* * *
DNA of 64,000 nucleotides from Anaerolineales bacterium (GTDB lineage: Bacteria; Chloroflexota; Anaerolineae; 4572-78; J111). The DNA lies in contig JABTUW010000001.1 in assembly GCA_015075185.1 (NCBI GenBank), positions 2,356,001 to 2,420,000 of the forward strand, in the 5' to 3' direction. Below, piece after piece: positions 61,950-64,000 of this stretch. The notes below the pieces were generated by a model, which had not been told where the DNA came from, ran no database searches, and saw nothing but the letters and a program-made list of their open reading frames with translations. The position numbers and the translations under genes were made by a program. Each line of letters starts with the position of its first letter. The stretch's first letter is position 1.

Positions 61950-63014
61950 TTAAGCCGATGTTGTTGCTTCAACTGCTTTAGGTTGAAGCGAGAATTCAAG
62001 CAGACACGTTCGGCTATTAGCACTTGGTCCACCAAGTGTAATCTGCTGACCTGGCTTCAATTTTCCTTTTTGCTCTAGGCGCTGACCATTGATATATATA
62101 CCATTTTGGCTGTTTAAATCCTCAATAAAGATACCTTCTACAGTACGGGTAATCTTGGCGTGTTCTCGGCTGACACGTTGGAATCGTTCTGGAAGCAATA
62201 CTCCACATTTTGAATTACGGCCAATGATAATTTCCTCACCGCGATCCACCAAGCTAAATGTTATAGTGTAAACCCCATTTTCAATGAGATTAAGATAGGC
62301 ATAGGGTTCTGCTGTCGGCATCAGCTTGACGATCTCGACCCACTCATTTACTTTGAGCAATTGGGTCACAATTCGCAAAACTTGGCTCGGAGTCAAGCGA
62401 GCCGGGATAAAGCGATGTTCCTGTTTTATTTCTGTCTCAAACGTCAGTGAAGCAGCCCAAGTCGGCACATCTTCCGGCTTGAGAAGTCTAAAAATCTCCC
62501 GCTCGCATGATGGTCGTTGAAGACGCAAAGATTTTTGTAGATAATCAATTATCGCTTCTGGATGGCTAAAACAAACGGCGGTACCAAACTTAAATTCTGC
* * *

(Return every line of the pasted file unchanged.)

DNA of 64,000 nucleotides from Anaerolineales bacterium (GTDB lineage: Bacteria; Chloroflexota; Anaerolineae; 4572-78; J111). The DNA lies in contig JABTUW010000001.1 in assembly GCA_015075185.1 (NCBI GenBank), positions 2,356,001 to 2,420,000 of the forward strand, in the 5' to 3' direction. Below, piece after piece: positions 61,950-64,000 of this stretch. The notes below the pieces were generated by a model, which had not been told where the DNA came from, ran no database searches, and saw nothing but the letters and a program-made list of their open reading frames with translations. The position numbers and the translations under genes were made by a program. Each line of letters starts with the position of its first letter. The stretch's first letter is position 1.

Positions 61950-63014
61950 TTAAGCCGATGTTGTTGCTTCAACTGCTTTAGGTTGAAGCGAGAATTCAAG
62001 CAGACACGTTCGGCTATTAGCACTTGGTCCACCAAGTGTAATCTGCTGACCTGGCTTCAATTTTCCTTTTTGCTCTAGGCGCTGACCATTGATATATATA
62101 CCATTTTGGCTGTTTAAATCCTCAATAAAGATACCTTCTACAGTACGGGTAATCTTGGCGTGTTCTCGGCTGACACGTTGGAATCGTTCTGGAAGCAATA
62201 CTCCACATTTTGAATTACGGCCAATGATAATTTCCTCACCGCGATCCACCAAGCTAAATGTTATAGTGTAAACCCCATTTTCAATGAGATTAAGATAGGC
62301 ATAGGGTTCTGCTGTCGGCATCAGCTTGACGATCTCGACCCACTCATTTACTTTGAGCAATTGGGTCACAATTCGCAAAACTTGGCTCGGAGTCAAGCGA
62401 GCCGGGATAAAGCGATGTTCCTGTTTTATTTCTGTCTCAAACGTCAGTGAAGCAGCCCAAGTCGGCACATCTTCCGGCTTGAGAAGTCTAAAAATCTCCC
62501 GCTCGCATGATGGTCGTTGAAGACGCAAAGATTTTTGTAGATAATCAATTATCGCTTCTGGATGGCTAAAACAAACGGCGGTACCAAACTTAAATTCTGC